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AuthorOlawale, Rotimi
SubjectYouth Employment
Date of Publication2014
PublisherAfrican Community of Practice on Management for Development result at the African Capacity Building Foundation (ACBF)
Number of Pages5 pages
Geographical CoverageNigeria
KeywordsYouth Development, Youth Unemployment, Youth and Entreprenurship, Youth and Innovation
AbstractArguably, youth unemployment remains one of Nigeria’s biggest challenges at the turn of the millennium. In comparison with unemployment figures from 2007 to 2011, unemployment has risen from 12.7% to 23.9%i in just 4 years. With a population of 168.8 millionii, Nigeria’s unemployment rate of 23% translates to 38.824 million people across the country. This figure is larger than the population of Malawi (15.3 million), Zambia (14.1 million), Sierra Leone (5.8 million), and The Gambia (1.8 million) put together. As part of the effort to solve the unemployment challenge, the Nigerian Federal Government has crafted a number of policies and initiatives aimed at creating employment for different categories of youth in Nigeria. This case study analyses one of the most prominent initiatives in this domain: the Youth Enterprise With Innovation in Nigeria (YOUWIN) is a business plan competition and a grant program that rewards 6,000 semi-finalists yearly with trainings around entrepreneurship and business planning and eventually 1,200 finalists with seed grants to implement their business proposals. This initiative is targeted at educated and skilled Nigerian youth. Despite the recorded successes of the YOUWIN program in Nigeria, including providing business grants to an estimated 24,000 beneficiaries and training over 12,000 semi-finalists, the program is still faced with specific challenges. Some of the challenges include the elitist nature of the competition, with only web-based applications, despite an internet penetration rate of 28% in Nigeria. Another challenge is that the YOUWIN program is meant for youth, however, applicants have to be in the age bracket between 18 and 45 years, which is 10 years above the youth age (18 – 35) as defined by Nigeria’s National Youth Policy. The case study points out a few policy recommendations including exploring other channels beyond the internet to enable young people especially in rural areas to participate in the competition. The study also recommends that the Government should review the number of beneficiaries upward considering the high rate of unemployment in Nigeria.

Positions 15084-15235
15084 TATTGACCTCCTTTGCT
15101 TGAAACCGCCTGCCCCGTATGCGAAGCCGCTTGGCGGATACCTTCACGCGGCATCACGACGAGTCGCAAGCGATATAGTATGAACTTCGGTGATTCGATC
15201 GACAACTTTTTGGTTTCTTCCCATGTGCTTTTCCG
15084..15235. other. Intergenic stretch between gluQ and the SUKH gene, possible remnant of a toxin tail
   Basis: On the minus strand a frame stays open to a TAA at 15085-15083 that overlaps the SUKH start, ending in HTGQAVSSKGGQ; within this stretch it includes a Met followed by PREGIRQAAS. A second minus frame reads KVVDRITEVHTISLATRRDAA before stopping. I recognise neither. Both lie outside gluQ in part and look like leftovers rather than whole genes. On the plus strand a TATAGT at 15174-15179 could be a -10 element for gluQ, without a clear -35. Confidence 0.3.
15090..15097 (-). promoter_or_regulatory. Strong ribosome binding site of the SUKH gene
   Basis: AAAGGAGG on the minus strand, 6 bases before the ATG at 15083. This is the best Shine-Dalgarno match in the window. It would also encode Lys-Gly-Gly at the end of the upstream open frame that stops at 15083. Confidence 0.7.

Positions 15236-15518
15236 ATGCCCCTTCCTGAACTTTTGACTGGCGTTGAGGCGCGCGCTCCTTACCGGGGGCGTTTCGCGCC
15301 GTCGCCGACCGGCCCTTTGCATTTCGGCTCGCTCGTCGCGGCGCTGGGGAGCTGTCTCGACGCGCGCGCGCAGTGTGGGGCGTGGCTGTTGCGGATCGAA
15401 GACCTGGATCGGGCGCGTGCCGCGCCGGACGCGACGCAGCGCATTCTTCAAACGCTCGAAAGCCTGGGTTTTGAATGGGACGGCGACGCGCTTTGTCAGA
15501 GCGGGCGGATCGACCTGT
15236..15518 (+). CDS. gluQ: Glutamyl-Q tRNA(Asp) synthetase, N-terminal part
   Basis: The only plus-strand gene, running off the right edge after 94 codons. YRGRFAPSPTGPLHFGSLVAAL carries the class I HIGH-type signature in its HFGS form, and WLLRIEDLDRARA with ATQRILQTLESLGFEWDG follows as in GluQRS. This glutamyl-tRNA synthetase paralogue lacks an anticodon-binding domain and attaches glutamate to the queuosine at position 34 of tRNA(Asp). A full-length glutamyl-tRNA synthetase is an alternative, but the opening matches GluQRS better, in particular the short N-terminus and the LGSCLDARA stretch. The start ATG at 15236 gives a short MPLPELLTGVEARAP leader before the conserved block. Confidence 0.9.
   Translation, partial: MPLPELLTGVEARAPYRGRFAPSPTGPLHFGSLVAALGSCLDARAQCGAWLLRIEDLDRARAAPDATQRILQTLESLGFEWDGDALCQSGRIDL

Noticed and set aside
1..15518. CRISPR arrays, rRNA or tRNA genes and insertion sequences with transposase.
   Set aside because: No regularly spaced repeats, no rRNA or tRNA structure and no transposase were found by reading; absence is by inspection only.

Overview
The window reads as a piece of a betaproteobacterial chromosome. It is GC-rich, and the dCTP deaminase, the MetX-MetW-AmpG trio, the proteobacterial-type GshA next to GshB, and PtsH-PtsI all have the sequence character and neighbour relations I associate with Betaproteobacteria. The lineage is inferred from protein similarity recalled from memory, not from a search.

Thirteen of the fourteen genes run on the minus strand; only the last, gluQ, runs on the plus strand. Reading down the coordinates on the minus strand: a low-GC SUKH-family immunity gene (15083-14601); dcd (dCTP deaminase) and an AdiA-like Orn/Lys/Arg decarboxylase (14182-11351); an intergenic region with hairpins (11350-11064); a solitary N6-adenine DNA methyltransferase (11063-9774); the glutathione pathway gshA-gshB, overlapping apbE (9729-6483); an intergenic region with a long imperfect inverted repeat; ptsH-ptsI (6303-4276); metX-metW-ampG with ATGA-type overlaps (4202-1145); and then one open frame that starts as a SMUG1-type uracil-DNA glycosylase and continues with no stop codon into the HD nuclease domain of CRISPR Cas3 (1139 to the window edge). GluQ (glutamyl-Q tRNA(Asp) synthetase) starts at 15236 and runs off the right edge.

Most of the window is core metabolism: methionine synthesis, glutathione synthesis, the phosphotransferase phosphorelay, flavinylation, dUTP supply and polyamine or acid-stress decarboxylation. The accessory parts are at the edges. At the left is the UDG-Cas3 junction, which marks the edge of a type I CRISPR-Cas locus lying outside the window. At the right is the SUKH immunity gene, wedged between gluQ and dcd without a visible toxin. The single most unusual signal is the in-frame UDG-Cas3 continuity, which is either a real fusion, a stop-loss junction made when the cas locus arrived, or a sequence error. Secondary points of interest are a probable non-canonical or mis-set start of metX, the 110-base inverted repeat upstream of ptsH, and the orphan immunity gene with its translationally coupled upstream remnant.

Copyright HolderAfrican Community of Practice (AfCoP)
Copyright URL
Filesize211063 MB
File FormatPDF
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